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Pale Fire (Penguin Modern Classics) Paperback – 31 Aug 2000
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This centaur work, half-poem, half-prose . . . is a creation of perfect beauty, symmetry, strangeness, originality and moral truth. Pretending to be a curio, it cannot disguise the fact that it is one of the great works of art of this century (Mary McCarthy)
A novel constructed around the last great poem of a fictional American poet, John Shade, and an account of his death. The poem appears in full and the narrative develops through the lengthy, and increasingly eccentric, notes by his posthumous editor.See all Product description
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It's like a house of mirrors which defies attempts to establish who or what is "real". The wikipedia page lists any number of theories as to which characters are aliases or aspects of others, which is fascinating but, I feel, misses the point: the book is satirising critics and their over-elaborate analyses.
By the way, Mary McCarthy's painfully pretentious introduction almost put me off reading it at all, but afterwards I found out that she was a noted satirist in her own right - maybe her introduction is part of the joke...?
Firstly, he believes himself to be the exiled King of Zembla (Zembla being a "distant northern land" in the vain of Hyperborea or, say, Avalon).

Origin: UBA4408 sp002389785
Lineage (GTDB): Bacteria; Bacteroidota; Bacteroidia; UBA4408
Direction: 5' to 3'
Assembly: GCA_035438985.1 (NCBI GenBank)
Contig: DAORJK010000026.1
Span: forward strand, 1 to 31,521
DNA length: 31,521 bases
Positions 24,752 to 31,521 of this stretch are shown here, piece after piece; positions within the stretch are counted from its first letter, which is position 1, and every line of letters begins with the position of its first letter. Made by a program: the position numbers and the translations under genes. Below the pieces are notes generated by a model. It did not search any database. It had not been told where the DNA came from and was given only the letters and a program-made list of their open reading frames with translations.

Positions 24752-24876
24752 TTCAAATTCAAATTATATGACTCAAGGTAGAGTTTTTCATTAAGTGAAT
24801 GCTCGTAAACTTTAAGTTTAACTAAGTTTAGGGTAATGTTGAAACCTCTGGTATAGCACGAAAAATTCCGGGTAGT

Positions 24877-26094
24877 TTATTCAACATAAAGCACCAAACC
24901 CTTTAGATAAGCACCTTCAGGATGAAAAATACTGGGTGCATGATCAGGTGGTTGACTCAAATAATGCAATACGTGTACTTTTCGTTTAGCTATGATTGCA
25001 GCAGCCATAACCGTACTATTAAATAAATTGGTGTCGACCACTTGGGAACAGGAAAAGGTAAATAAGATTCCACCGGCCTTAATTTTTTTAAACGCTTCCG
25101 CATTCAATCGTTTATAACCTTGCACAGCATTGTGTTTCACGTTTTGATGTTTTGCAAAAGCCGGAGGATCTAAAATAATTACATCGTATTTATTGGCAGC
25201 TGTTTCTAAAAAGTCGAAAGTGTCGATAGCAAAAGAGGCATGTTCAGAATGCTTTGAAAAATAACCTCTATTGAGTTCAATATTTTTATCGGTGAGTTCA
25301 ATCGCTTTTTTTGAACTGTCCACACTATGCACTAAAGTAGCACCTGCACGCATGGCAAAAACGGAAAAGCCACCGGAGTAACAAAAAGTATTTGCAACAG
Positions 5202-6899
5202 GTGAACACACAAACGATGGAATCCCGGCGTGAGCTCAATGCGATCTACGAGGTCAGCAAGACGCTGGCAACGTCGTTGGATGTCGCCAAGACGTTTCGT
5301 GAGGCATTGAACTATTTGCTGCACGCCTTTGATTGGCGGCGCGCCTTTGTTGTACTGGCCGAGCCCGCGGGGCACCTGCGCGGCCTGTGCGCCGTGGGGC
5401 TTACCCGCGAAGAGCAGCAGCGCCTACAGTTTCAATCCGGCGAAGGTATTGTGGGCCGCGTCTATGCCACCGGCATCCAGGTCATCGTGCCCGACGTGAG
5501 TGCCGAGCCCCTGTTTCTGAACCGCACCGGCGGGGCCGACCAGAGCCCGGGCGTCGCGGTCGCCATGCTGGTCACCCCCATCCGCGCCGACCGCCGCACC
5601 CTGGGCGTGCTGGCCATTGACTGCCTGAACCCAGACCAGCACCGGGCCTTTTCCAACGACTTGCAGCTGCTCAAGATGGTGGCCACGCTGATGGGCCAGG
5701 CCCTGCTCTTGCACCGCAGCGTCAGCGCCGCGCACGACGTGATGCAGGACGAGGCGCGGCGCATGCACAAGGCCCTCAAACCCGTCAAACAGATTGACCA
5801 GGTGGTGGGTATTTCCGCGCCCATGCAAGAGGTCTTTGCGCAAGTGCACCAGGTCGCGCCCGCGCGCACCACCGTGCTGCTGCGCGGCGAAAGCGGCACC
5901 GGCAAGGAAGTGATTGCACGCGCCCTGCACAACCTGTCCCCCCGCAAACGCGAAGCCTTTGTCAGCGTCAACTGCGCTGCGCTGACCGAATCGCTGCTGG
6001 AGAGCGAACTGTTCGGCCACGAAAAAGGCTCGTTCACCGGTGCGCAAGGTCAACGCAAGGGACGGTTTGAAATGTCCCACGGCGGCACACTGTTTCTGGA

Secondly, Kinbote is obsessed with an old poet named John Shade, who just happens to live across the street near the campus, and it's with Shade's latest and last poem that the novel begins, a poem which Kinote utterly misinteprets as being about his life in the kingdom of Zembla and his daring escape to America from a plot to assassinate him.
The result of all this delusion is a humorous, puzzling, and elegantly imaginative account of one man's insanity, a madness that turns out to be strangely endearing, and which during its exposure invites the reader to decipher the truth of what really happened.
Concisely extravagant and weirdly exotic - some say Nabokov's finest novel, some may be perturbed by the foibles of the writer - overall an intriguing mix of fantasy and reality, truth and lies.
I will never forget the students' puzzlement and annoyance when they unwittingly read the essay which was tucked in as an intro in the Penguin paperback editions many years ago. Of course, nobody warned them not to read it before reading Kinbote's Foreword, Shade's Poem, Kinbote's Commentary and Index!